If you believe the press (and why wouldn't you?), the most influential outsider in George Bush's Washington is not an Armani-clad, K Street lobbyist. It's not a publicity-shy, Texas-rich FOG, Friend of George. It's not some establishment Wise Man retained by the 41 to watch over 43. It's not a columnist, a consultant or a concubine.
Ladies and gentlemen, it's Bono.
Seriously. Bono, the U2 star with no surname.
Bono has taken celebrity crusading to a higher plane of success and effectiveness. His "cause" is aid for poor countries, especially Africa, and for fighting AIDS in those countries. But I don't mean "cause" in the dilettante, Beverly Hills fundraiser sense of the word. By all accounts, Bono has orchestrated a shrewd, serious, and sustained campaign to convince the Administration to increase U.S. foreign aid.
It came together on a Thursday in March, one week before the president was scheduled to go to a big United Nations conference on global poverty in Monterrey, Mexico.
Bono had a meeting with the president, in the Oval Office no less, and then accompanied him to a speech. In that speech, Mr. Bush proposed to increase foreign aid spending by $5 billion over the next three years.
The announcement astonished the international aid crowd. And it meant that Mr. Bush could go to Monterrey and not get too badly heckled and harangued, as was anticipated.
The snapshots from Bono's long national tour are wonderful.
He worked Capitol Hill first. The Dems were easy, always suckers for celebrity photo-ops. He warmed up the less rock 'n roll side of the aisle after getting audiences with the Pope and Billy Graham.
Daringly, Bono then went for the ultimate convert – Jesse Helms, a notorious foreign aid Scrooge and Mr. Hard Right. And it worked.
In June, Jesse Helms, age 80, grabbed his cane and went to a U2 concert in Washington. Really.
"People were moving back and forth like corn in the breeze," said newly gentle Jesse. Helms said Bono changed his mind about anti-AIDS funding and debt relief for poor countries. "You can see the halo over his head," Helms said.
Then Bono began to crack the administration itself. Colin Powell and Condoleeza Rice fell first. But Treasury Secretary Paul O'Neill, another unabashed international aid skeptic, refused to see Bono. "I thought he was some pop star who wanted to use me," he said. But he relented.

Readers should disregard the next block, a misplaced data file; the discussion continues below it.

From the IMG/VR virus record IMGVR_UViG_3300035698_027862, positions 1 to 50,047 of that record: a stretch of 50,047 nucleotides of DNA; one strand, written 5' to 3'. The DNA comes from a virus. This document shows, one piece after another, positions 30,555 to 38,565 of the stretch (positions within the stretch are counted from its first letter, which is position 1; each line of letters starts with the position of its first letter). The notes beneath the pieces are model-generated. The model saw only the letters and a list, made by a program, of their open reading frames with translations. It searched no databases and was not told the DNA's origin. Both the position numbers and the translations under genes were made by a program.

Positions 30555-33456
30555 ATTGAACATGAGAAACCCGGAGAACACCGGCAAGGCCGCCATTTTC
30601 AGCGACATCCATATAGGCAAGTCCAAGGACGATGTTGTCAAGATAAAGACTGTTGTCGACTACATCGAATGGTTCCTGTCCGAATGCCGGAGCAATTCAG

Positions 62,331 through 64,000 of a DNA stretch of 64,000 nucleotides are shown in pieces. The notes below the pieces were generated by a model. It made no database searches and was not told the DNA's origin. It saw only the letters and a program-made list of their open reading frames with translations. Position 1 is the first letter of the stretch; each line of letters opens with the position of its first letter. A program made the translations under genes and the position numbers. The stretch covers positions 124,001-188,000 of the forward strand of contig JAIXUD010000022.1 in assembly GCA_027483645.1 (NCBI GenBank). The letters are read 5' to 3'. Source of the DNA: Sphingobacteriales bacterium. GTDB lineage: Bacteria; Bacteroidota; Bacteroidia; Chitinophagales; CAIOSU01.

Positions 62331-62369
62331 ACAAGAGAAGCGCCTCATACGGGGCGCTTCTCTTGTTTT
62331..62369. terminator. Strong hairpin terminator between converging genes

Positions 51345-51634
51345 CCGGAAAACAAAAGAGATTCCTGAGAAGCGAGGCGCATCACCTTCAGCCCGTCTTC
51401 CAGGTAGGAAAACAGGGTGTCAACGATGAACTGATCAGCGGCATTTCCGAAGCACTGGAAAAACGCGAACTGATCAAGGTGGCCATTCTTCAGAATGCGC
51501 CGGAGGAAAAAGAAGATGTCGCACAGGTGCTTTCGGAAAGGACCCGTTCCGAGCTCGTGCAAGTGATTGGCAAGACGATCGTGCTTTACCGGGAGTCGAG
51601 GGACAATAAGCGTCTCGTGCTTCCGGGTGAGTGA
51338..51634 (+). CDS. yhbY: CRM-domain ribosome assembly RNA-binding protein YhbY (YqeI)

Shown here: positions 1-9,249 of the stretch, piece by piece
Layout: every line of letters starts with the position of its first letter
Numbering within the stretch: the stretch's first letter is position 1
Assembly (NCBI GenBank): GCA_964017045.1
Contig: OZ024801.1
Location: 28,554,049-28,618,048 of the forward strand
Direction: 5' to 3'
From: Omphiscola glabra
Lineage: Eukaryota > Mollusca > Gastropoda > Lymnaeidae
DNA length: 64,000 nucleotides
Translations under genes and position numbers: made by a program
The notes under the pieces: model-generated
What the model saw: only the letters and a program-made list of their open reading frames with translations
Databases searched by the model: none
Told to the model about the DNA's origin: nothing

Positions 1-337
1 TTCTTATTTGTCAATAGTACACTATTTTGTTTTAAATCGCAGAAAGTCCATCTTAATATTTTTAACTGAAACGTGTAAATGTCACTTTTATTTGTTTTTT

Their meetings went so well that the unlikely duo will tour Africa together in May. Really.
All the while, Bono and U2, after 22 years, are on a remarkable roll. Their concerts became informal homage to 9/11. They starred at the Super Bowl. They cleaned up at the Grammy Awards.
Bono rolled right into the Oval Office. But these things don't happen without a lot of calculation and choreography by White House thought-and-action police. A private meeting with POTUS and a tag-a-long to a major and controversial policy announcement are certified Big Deals.
Logic would seem to dictate one of two conclusions: Either Bono played a substantial role in influencing the Administration's change of course on foreign aid, or the Administration was going to do it anyway and was just using Bono as a prop.
There is a third theory floating around town. It's that Republicans suffer from Celebrity Envy. The Democrats usually get the pick of coolest stars from leftie Hollywood and the music world. Republicans have been stuck with jocks, astronauts and Arnold. On this game board, Bono is a humongous coup. It's giant step for Republican hipness, which has been an oxymoron.
The policy implications of the coolization of the Republican Party are earth shattering. If, for example, Julia, Tom, J Lo, Oprah, Madonna, Brad and Jennifer made a concerted, Bonoesque run at the GOP, I believe the two parties would merge within a few years. The remaining uber-party would then merge with Disney/AOL Time Warner/Viacom, and then Microsoft and then American life would be simplified immensely.
Anyway, back on the Planet Earth, we probably owe Bono a big thank you. The United States is still one of the least generous rich countries with its foreign aid money. But leading an assault on global terrorism has changed perspectives on global poverty.
"Poverty doesn't cause terrorism," the President said in his aid speech. "Yet persistent poverty and oppression can lead to hopelessness and despair… And when governments fail to meet these basic needs of their people, these failed sates can become havens for terror."
U2, Mr. President? Welcome aboard.
Dick Meyer, a veteran political and investigative producer for CBS News, is Editorial Director of CBSNews.com based in Washington.
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Against the Grain
By Dick Meyer